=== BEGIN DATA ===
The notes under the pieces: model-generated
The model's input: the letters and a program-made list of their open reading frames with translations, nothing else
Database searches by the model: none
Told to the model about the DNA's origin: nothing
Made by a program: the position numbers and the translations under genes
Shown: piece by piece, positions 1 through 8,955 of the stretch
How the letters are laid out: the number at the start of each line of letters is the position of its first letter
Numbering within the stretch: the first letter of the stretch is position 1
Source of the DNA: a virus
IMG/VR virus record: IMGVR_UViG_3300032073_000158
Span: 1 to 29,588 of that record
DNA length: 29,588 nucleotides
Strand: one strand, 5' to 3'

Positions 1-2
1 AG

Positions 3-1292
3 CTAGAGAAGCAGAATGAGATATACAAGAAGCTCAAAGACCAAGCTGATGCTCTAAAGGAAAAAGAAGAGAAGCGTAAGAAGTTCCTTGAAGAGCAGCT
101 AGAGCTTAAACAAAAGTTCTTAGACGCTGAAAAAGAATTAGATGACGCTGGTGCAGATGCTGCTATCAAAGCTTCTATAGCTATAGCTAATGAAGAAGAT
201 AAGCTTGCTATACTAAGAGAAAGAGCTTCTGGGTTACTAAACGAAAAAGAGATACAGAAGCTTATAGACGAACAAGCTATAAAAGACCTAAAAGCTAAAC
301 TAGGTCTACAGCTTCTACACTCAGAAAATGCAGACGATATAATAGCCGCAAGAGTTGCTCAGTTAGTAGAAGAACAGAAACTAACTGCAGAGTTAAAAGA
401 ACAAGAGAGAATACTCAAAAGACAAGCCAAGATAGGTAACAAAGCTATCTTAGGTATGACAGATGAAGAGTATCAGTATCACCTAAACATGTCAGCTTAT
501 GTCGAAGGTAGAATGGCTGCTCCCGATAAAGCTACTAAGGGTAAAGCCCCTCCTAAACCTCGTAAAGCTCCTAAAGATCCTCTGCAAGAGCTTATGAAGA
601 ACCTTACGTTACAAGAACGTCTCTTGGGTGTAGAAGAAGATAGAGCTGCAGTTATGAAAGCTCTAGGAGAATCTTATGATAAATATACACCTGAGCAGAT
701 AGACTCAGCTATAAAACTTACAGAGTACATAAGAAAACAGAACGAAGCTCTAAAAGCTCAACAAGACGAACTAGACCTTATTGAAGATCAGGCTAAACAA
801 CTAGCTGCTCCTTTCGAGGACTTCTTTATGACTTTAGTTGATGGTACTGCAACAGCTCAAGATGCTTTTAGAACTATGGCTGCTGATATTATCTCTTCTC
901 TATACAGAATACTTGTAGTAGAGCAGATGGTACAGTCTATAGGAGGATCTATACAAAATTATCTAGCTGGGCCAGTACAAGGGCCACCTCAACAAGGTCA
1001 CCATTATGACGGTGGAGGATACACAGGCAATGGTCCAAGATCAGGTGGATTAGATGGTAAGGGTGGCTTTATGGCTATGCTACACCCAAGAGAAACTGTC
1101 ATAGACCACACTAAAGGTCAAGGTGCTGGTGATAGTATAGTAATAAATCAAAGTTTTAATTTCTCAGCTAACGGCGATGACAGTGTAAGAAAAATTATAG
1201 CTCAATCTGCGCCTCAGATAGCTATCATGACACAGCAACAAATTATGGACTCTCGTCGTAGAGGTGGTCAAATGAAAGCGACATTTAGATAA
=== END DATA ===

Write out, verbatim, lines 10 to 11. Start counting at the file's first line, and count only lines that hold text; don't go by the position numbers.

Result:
IMG/VR virus record: IMGVR_UViG_3300032073_000158
Span: 1 to 29,588 of that record